In answer to the preceding
MY DEAR MRS. B.,
You charm us all with your letters. Mr. Peters says, he will never go to bed, nor rise, but he will pray for you, and desires I will return his thankful acknowledgment for your favourable opinion of him, and kind allowances. If there be an angel on earth, he says, you are one. My papa, although he has seen your stinging reflection upon his refusal to protect you, is delighted with you too; and says, when you come down to Lincolnshire again, he will be undertaken by you in good earnest: for he thinks it was wrong in him to deny you his protection.
We all smiled at the description of your own uncommon courtship. And, as they say the days of courtship are the happiest part of life, if we had not known that your days of marriage are happier by far than any other body’s courtship, we must needs have pitied. But as the one were days of trial and temptation, the others are days of reward and happiness: may the last always continue to be so, and you’ll have no occasion to think any body happier than Mrs. B.!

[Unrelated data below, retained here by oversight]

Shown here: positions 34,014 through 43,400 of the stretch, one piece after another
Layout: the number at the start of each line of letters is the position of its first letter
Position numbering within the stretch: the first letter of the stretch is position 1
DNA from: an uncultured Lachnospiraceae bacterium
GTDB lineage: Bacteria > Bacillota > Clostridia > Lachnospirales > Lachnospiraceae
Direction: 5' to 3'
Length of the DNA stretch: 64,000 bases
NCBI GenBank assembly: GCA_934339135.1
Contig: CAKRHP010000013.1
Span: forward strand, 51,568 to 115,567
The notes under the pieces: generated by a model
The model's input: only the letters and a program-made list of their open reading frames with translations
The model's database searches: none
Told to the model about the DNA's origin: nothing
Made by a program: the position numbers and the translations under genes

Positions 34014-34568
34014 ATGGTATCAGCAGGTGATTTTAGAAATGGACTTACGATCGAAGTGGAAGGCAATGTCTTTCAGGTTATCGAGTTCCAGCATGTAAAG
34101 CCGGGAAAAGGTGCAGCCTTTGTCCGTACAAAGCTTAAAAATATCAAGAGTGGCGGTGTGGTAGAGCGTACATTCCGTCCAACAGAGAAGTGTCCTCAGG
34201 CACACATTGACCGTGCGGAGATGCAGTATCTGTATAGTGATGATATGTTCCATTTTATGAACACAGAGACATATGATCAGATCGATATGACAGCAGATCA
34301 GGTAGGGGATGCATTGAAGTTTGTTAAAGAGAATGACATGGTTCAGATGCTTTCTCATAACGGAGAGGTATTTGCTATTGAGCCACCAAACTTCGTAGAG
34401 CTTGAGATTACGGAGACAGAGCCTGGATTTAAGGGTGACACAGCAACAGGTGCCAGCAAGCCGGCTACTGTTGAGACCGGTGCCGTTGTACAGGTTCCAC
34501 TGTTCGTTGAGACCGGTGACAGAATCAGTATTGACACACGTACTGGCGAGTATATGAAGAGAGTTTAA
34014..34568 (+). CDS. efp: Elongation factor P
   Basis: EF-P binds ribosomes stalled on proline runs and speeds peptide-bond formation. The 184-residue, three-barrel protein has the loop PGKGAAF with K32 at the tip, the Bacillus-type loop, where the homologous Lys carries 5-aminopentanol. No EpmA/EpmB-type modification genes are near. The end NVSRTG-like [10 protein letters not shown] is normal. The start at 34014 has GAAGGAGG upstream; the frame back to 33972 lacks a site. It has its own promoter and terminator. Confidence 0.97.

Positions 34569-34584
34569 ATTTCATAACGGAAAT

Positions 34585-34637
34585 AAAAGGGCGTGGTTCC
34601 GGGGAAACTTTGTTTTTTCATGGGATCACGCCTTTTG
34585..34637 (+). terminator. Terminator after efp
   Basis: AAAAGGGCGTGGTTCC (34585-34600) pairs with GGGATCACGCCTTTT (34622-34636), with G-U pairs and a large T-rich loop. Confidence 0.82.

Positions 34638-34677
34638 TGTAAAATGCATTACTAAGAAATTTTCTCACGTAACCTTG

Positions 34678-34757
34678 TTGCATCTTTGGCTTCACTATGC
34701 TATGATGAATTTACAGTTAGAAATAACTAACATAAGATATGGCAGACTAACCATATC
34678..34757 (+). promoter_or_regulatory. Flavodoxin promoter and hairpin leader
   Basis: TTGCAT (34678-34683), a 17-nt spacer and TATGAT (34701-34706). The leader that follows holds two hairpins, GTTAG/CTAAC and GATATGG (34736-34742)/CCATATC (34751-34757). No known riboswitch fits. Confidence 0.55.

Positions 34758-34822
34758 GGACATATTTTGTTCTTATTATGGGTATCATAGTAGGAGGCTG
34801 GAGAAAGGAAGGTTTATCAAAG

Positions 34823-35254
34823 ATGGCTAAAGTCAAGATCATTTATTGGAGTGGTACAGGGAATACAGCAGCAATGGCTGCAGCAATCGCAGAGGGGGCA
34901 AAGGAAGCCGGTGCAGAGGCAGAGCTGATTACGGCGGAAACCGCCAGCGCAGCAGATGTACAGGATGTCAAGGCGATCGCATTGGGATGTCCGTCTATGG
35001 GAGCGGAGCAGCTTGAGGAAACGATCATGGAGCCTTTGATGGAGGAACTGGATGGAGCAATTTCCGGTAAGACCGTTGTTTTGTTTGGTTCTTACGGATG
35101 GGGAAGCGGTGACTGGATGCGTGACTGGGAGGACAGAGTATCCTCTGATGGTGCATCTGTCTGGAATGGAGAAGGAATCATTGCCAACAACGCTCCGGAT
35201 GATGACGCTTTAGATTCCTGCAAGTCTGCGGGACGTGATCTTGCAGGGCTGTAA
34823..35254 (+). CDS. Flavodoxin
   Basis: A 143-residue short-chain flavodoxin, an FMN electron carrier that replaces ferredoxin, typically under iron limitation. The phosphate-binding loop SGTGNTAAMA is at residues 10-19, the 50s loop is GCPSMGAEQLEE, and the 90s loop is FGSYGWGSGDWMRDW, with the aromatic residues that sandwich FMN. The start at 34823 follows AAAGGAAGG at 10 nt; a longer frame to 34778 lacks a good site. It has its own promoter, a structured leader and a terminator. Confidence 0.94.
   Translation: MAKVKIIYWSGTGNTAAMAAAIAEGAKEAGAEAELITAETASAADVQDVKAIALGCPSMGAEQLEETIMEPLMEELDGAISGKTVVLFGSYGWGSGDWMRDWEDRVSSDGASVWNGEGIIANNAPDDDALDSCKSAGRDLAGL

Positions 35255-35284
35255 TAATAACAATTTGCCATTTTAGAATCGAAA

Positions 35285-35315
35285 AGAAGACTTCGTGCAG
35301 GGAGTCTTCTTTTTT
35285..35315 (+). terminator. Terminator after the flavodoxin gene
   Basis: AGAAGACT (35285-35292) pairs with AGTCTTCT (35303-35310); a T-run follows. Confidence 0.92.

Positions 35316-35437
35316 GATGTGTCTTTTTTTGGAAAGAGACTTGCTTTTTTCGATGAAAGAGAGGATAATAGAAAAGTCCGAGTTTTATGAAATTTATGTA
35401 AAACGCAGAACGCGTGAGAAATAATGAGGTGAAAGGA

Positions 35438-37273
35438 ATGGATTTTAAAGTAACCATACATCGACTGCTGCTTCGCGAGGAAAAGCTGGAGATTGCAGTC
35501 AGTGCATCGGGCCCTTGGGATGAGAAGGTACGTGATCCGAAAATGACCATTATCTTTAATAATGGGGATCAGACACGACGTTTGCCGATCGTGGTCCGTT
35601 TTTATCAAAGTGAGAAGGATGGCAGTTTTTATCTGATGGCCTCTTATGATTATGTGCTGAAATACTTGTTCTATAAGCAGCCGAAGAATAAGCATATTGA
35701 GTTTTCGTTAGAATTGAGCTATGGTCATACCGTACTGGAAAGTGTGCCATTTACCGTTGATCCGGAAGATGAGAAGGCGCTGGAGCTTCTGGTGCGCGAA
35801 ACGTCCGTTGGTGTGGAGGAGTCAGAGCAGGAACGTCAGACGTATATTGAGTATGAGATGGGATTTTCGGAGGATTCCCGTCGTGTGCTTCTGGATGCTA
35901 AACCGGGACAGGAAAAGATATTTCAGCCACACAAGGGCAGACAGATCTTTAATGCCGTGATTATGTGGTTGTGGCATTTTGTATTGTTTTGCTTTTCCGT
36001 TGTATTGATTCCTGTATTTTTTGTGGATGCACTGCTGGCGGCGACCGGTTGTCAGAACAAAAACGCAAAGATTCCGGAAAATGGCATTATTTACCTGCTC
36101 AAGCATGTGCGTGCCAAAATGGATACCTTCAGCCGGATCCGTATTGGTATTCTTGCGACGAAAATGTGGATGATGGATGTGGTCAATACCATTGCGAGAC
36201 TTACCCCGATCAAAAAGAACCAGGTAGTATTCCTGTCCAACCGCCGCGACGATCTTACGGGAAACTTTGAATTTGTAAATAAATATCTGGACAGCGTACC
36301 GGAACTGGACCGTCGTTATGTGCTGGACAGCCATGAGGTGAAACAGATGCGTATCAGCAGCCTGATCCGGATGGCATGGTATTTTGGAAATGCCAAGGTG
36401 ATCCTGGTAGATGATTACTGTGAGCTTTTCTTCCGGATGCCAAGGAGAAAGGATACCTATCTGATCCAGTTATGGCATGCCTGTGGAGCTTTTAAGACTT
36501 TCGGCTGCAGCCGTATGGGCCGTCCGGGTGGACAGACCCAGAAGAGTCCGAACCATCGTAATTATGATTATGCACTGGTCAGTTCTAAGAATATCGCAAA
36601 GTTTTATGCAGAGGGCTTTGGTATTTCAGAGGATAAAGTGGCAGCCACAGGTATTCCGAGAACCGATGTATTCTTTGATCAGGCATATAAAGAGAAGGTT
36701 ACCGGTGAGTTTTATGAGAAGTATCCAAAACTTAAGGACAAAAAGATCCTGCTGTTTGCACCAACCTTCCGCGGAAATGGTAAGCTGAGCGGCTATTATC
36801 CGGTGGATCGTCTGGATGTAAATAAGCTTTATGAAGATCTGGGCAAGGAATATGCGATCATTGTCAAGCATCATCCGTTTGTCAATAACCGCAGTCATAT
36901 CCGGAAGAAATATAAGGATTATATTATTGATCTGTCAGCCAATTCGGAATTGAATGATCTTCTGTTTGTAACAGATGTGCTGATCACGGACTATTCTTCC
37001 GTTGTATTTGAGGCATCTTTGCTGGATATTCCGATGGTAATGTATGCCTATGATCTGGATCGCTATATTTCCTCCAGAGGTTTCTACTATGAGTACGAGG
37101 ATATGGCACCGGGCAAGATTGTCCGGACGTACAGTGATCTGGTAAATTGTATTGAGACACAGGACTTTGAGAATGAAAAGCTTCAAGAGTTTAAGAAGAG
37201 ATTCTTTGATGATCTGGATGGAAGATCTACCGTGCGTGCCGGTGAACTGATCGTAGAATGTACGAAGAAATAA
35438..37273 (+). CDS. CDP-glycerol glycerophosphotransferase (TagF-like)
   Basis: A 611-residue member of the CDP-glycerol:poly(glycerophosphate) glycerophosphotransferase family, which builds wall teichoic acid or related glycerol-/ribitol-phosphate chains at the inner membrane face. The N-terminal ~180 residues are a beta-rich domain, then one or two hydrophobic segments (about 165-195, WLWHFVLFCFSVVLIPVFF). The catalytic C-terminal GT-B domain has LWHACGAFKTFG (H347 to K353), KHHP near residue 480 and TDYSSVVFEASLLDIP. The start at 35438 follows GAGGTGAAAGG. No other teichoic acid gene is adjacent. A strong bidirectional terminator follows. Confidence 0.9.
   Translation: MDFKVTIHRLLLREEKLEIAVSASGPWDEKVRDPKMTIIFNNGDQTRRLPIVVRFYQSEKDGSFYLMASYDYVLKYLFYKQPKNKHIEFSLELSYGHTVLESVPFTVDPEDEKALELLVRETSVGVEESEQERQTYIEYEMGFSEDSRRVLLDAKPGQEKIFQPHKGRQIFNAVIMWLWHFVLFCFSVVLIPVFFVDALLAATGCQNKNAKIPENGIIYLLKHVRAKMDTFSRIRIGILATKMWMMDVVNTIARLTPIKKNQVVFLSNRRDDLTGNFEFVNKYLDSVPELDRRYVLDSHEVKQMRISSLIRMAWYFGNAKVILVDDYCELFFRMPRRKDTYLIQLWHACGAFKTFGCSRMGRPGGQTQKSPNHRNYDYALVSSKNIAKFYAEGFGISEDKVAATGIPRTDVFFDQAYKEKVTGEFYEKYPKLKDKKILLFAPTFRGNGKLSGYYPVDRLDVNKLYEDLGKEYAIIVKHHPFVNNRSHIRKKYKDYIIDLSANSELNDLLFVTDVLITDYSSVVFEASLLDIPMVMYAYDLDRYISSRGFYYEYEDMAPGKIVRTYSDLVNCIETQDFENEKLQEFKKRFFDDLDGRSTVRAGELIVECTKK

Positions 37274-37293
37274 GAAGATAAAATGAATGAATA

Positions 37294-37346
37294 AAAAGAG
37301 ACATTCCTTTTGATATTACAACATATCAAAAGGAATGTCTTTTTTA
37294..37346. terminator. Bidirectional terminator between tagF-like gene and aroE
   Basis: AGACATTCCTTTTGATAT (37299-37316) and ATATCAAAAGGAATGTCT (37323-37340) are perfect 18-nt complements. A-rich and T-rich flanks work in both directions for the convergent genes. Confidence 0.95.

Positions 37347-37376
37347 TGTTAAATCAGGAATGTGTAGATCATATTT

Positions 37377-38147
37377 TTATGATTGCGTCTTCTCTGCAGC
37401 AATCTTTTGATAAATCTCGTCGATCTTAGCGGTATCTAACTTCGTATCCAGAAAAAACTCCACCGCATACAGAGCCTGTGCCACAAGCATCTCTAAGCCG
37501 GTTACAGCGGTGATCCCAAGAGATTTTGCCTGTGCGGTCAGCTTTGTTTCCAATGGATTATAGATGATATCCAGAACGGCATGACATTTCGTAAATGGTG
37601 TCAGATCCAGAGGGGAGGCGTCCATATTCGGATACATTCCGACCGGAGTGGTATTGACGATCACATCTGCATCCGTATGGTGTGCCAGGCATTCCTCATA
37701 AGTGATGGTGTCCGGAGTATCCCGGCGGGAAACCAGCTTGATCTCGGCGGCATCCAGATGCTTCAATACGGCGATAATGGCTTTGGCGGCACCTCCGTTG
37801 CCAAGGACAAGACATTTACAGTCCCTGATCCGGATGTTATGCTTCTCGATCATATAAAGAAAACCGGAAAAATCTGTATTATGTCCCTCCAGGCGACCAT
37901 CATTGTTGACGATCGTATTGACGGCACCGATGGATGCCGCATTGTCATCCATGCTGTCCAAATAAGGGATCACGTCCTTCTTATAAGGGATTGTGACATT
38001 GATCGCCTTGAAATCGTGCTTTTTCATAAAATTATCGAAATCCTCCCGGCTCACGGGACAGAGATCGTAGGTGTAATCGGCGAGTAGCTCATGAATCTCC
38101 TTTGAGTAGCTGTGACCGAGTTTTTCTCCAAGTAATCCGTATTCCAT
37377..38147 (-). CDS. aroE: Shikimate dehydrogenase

I thank you heartily for your good wishes as to the man of sense. Mr. Murray has been here, and continues his visits. He is a lively gentleman, well enough in his person, has a tolerable character, yet loves company, and will take his bottle freely; my papa likes him ne’er the worse for that: he talks a good deal; dresses gay, and even richly, and seems to like his own person very well—no great pleasure this for a lady to look forward to; yet he falls far short of that genteel ease and graceful behaviour, which distinguish your Mr. B. from any body I know.
I wish Mr. Murray would apply to my sister. She is an ill-natured girl; but would make a good wife, I hope; and fancy she’d like him well enough. I can’t say I do. He laughs too much; has something boisterous in his conversation: his complaisance is not pretty; he is, however, well versed in country sports; and my papa loves him for that too, and says—“He is a most accomplished gentleman.”—“Yes Sir,” cry I, “as gentlemen go.”—“You must be saucy,” says Sir Simon, “because the man offers himself to your acceptance. A few years hence, perhaps, if you remain single, you’ll alter your note, Polly, and be willing to jump at a much less worthy tender.”
I could not help answering that, although I paid due honour to all my papa was pleased to say, I could not but hope he would be mistaken in this. But I have broken my mind to my dear mamma, who tells me, she will do me all the pleasure she can; but would be loth the youngest daughter should go first, as she calls it. But if I could come and live with you a little now and then, I did not care who married, unless such an one offered as I never expect.